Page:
“Trading Baskets” is a weekly NBA column written by Reagan Griffin Jr. and Eddie Sun. The writers “hand off” each week’s installment, continuing an ongoing dialogue to challenge the way fans think about basketball. Click here to read last week’s edition.

When the Clippers were eliminated Tuesday, the internet held nothing back. The entire NBA community, or at least the members that revel in online trolling, were wishing the team good riddance with jokes and memes. Lakers fans, specifically, had a field day. But the ridicule also extended to fanbases whose teams were entirely out of the playoffs or weren’t invited to the bubble at all. Players chimed in on the fun as well: Damian Lillard and CJ McCollum had a mini roast session, mentioning Patrick Beverley and Paul George directly on Twitter.

The Clippers played without fight, urgency or cohesion in the game, a common theme for them throughout the season. They hoped their overwhelming talent would solve their problems, but old habits die hard. The Clippers left the bubble embarrassed because they rested their hopes on their talent instead of working on team-building, the process that can’t be skipped in order to win a championship.

Sports are mostly about the highs of victory and lows of defeat, but the internet-ification of the NBA brought about a new emotional outcome: the sinister joy of watching a team fall completely flat on its face. This Clippers upset is among the most prime examples of this, joining the 3-1 Warriors and 28-3 Falcons as teams that will never live down monumental collapses.

But how exactly did the Clippers franchise get to this point?

Just a season ago, they were a nice Cinderella story, pushing the Warriors to six games in their first-round NBA playoff matchup despite being heavy underdogs. And for decades, they were the irrelevant franchise in Los Angeles, stumbling over their own ineptitude and mismanagement as the Lakers became the most storied team in the league. If anything, the Clippers deserved our sympathy.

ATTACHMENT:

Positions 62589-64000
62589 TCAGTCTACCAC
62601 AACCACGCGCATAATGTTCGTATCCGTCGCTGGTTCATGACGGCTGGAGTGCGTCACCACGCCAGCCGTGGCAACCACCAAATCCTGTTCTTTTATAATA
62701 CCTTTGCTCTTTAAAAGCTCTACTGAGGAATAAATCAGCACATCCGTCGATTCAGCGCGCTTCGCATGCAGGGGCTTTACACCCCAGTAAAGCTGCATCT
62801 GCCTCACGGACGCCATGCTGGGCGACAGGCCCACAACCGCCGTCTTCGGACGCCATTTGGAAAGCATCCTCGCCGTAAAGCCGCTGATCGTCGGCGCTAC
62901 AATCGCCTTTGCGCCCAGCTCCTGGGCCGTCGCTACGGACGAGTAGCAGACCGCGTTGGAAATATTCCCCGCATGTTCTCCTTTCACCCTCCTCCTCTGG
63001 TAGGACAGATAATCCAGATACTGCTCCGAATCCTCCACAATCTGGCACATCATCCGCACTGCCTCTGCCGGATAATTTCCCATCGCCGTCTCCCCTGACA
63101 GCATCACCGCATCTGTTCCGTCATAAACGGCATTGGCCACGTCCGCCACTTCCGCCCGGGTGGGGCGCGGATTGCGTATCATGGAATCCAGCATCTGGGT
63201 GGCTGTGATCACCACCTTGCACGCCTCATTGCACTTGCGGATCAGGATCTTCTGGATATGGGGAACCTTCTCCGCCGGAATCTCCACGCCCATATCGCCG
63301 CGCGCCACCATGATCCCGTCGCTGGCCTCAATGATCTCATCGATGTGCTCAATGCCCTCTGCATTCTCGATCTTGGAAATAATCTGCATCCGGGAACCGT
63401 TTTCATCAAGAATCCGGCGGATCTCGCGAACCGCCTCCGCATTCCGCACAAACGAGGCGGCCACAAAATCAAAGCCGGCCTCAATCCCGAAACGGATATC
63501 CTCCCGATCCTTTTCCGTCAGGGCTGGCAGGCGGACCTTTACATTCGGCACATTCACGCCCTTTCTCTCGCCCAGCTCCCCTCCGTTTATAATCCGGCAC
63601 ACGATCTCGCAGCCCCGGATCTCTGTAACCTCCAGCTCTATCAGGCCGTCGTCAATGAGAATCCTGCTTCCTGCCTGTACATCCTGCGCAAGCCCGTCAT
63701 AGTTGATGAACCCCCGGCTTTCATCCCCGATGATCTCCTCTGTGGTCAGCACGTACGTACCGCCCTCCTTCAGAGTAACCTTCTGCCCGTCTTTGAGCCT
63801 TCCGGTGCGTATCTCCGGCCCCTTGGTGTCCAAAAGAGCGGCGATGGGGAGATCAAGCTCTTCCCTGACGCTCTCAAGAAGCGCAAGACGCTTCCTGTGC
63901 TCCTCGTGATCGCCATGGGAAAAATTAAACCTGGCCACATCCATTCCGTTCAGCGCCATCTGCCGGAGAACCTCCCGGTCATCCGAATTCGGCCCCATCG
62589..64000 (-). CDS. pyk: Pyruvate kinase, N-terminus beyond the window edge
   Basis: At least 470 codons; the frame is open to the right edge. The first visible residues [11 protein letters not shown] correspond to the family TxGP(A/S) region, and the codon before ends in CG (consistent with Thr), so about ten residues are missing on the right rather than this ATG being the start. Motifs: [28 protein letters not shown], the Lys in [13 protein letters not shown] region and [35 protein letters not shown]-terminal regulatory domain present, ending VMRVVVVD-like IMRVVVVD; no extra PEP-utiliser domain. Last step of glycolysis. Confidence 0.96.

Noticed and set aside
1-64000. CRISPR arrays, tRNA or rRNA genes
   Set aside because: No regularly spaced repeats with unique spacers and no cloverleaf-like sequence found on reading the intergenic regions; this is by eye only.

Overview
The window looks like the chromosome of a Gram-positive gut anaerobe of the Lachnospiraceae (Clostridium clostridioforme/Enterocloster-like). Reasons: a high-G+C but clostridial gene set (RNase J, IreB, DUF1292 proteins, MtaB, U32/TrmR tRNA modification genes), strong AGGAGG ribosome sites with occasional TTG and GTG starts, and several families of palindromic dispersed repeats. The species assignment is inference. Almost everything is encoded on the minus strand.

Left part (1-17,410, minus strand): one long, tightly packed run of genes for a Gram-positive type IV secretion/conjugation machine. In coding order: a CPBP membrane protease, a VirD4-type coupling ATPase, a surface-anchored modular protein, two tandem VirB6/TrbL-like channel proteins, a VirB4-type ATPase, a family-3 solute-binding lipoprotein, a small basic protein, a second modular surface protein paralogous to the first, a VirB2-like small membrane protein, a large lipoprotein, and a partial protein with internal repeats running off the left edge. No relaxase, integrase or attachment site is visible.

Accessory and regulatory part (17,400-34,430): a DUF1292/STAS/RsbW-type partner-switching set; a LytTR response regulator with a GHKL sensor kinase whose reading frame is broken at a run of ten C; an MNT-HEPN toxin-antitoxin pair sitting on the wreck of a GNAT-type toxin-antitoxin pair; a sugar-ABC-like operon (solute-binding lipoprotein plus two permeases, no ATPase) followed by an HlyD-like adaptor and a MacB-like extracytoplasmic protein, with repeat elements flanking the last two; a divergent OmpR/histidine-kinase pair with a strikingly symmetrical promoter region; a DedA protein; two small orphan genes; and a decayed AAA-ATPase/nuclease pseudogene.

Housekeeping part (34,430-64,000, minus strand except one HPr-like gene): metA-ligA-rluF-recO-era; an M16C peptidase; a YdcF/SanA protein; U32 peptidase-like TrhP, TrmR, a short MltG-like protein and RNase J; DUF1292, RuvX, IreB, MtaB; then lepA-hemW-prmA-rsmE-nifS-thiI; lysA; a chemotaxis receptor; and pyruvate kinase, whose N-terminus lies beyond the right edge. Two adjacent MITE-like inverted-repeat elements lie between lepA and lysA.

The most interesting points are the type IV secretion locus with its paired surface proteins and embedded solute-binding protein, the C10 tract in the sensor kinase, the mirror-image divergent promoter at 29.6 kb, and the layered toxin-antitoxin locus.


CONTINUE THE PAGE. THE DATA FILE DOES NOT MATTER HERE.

For the first time ever, the Clippers were considered true favorites. When Steve Ballmer bought the team, he righted the ship with calculated leadership and planted the seeds of a successful franchise. It bore fruit this past offseason when Kawhi Leonard and Paul George joined the team, adding superstars to a solid group with talent and depth.

The Clippers did everything right up to that point. They replaced an incompetent (and very racist) owner with one dedicated to winning. They hired brilliant basketball minds like Jerry West to join their front office and made shrewd moves, slowly but surely compiling assets and skilled players. They adopted a winning mentality and a toughness evident even when their talent couldn’t nearly match up with the league’s contenders.

And just like that, years of building and constructing the perfect team came crumbling down in the span of one fateful fourth quarter –– when the Clippers sunk further and further underwater until they were entirely out of air (literally) and the Nuggets secured the game and series for good.

From the beginning of the season, Clippers PR worked hard to set narratives, putting up billboards with not-so-subtle slogans like, “Driven Over Given.” But with a healthy Leonard sitting out games and the team only putting in half-hearted efforts during games, the ad campaigns soon turned corny. Then, just a few games into the season, reports came out about discontent within the team; certain players were unhappy with others' effort. At the same time, the underdog chippiness of Patrick Beverley and Montrezl Harrell rubbed off as arrogance.

The avalanche of ridicule that came the Clippers' way after dropping Game 7 to the Nuggets was deserved. But more importantly, they’re now in a state of disarray no one saw coming a year ago. Kawhi Leonard and Paul George both have opt-outs in their contracts after next season, and if both leave, the team will be without any star players or prized assets for nearly a decade.

The Clippers put in years of restructuring to become a championship favorite. But in one season of mediocre, apathetic play and a disastrous ending, they’re faced with the prospect of returning to the bottom of the league, a place they toiled to get out of.

“Trading Baskets” typically runs Fridays.